Quality and Safety in Health Care

A survey on what pharmacists and physicians caring for nursing home residents expect of user-friendly lists of potentially inappropriate prescribing (PIP lists).

Potentially inappropriate prescribing (PIP, including potentially inappropriate medication, PIM) is frequent. In research and practice, the use of PIP lists could optimize a patient's medication. However, they are barely used, possibly because of their limited user-friendliness. This study aimed at evaluating the opinions of pharmacists and physicians caring for nursing home residents on user-friendliness as well as knowledge and current use of PIP lists.

Results
A total of 30 practitioners participated in the survey, eight of whom were interviewed by phone. 43 % (13/30) of the participants had already heard of PIP lists, and 46 % (6/13) of them made use of a PIP list. Less experienced professionals had more often heard of PIP lists than more experienced ones. The most important aspects of user-friendliness were: time required to use the list, electronic availability, clear structure and provision of reasons, why a medication is potentially inappropriate. Physicians more often than pharmacists preferred a PIP list adapted to the Swiss drug market.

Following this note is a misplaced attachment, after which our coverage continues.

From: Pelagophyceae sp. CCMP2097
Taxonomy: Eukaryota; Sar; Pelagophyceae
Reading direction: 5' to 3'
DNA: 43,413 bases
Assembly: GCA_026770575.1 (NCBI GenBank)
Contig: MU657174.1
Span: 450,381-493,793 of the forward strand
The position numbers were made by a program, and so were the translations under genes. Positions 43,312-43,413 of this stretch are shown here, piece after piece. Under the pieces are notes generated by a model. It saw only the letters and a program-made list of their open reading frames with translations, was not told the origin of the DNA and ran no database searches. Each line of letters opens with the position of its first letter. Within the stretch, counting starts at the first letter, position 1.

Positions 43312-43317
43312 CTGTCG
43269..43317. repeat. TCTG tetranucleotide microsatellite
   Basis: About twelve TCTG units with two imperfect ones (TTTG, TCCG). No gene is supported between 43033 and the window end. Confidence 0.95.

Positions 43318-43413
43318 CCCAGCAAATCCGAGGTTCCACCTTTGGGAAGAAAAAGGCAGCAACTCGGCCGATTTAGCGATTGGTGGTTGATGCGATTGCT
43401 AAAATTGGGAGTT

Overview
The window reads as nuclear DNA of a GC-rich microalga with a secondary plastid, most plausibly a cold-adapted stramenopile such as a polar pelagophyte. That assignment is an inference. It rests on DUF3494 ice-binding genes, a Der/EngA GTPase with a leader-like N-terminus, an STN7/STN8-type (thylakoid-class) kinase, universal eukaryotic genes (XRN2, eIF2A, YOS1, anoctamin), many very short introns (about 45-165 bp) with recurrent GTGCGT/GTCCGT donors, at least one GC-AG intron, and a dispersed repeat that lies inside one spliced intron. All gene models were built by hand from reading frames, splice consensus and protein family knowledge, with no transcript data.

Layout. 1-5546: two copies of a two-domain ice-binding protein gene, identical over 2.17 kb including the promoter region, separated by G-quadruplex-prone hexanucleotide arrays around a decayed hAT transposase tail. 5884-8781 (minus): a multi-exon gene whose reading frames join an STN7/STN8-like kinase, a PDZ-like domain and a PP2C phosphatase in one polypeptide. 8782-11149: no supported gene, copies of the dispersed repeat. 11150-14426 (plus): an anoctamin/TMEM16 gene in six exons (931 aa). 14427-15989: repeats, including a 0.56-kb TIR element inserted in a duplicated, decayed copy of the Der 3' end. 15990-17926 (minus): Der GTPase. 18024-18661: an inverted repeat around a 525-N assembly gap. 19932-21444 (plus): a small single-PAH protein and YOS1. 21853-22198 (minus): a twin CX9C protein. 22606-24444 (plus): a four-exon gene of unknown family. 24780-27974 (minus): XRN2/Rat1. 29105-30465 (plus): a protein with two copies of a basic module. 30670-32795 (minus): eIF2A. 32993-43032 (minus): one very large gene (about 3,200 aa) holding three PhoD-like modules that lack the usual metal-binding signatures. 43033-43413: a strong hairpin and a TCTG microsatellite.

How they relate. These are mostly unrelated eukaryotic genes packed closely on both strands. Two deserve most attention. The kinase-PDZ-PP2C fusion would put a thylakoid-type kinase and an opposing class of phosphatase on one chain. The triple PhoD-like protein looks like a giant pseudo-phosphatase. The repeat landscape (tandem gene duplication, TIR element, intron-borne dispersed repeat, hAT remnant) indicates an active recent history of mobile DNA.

Conclusion
In order for PIP lists to be used more frequently, the aspects of user-friendliness should be taken into account. Personalizable PIP lists could be an interesting development.

Source
Zeitschrift für Evidenz, Fortbildung und Qualität im Gesundheitswesen

Authors
Simone C.Lüscher, Kurt E.Hersbergera, Lea D.Brühwiler

Abstract